Phenomenology, Science, and Geography: Spatiality and the Human Sciences
David Bourget (Western Ontario)
David Chalmers (ANU, NYU)
Rafael De Clercq
Ezio Di Nucci
Jack Alan Reynolds
Learn more about PhilPapers
Cambridge University Press (1985)
A work of outstanding originality and importance, which will become a cornerstone in the philosophy of geography, this book asks: What is human science? Is a truly human science of geography possible? What notions of spatiality adequately describe human spatial experience and behaviour? It sets out to answer these questions through a discussion of the nature of science in the human sciences, and, specifically, of the role of phenomenology in such inquiry. It criticises established understanding of phenomenology in these sciences, and demonstrates how they are integrally related to each other. The need for a reflective geography to accompany all empirical science is argued strongly. The discussion is orgamsed into four parts: geography and traditional metaphysics; geography and phenomenology; phenomenology and the question of human science; and human science, worldhood and place. The author draws upon the works, of Husserl, Heidegger, Gadamer and Kockelmans in particular.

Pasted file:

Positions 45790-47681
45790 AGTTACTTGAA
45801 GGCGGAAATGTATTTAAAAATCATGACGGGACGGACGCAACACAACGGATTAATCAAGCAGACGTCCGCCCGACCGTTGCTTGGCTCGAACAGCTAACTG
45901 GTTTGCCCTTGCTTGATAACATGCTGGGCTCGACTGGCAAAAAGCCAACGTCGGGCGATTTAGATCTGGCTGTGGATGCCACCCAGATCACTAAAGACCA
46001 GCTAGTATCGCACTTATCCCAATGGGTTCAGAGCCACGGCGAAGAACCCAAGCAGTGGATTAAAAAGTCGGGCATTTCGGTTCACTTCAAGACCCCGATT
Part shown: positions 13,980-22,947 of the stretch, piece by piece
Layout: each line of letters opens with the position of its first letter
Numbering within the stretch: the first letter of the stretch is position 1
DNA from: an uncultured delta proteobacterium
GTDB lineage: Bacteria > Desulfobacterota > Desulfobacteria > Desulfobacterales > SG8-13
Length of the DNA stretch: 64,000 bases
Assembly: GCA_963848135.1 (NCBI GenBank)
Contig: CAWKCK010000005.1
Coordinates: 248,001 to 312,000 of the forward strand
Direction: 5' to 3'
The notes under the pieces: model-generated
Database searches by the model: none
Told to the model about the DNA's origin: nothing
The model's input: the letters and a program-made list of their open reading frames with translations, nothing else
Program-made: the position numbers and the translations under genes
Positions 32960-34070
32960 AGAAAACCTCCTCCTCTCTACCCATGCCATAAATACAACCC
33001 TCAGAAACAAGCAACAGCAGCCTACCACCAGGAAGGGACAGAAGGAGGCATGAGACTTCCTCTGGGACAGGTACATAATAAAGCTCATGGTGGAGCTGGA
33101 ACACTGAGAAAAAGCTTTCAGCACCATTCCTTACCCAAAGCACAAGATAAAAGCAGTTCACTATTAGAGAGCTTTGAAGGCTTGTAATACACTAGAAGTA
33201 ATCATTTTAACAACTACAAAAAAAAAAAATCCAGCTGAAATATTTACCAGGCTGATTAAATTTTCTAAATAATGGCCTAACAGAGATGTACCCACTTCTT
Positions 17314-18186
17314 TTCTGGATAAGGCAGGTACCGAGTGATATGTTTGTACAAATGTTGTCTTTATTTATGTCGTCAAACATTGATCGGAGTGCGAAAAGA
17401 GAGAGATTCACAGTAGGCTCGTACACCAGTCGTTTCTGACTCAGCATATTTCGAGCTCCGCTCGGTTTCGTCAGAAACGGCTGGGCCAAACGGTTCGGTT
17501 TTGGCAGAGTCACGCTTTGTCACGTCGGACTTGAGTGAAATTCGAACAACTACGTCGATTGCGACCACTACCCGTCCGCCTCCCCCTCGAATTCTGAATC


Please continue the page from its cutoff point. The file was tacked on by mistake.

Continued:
|Keywords||Human geography Philosophy Geography Philosophy Science Philosophy|
|Categories||categorize this paper)|
|Buy the book||$4.29 used (92% off) $114.52 new Amazon page|
|Call number||GF21.P53 1985|
Setup an account with your affiliations in order to access resources via your University's proxy server
Configure custom proxy (use this if your affiliation does not provide a proxy)
|Through your library|
References found in this work BETA
No references found.
Citations of this work BETA
David Allan Rehorick (1991). Pickling Human Geography: The Souring of Phenomenology in the Human Sciences. [REVIEW] Human Studies 14 (4):359 - 369.
Similar books and articles
Derek Gregory (1978). Ideology, Science, and Human Geography. St. Martin's Press.
Antoine Bailly & Lay James Gibson (eds.) (2004). Applied Geography. Kluwer Academic Publishers.
Derek Gregory & Rex Walford (eds.) (1989). Horizons in Human Geography. Barnes & Noble Books.
Iain Hay (ed.) (2000). Qualitative Research Methods in Human Geography. Oxford University Press.
Sorry, there are not enough data points to plot this chart.
Added to index2009-01-28
Recent downloads (6 months)0
How can I increase my downloads?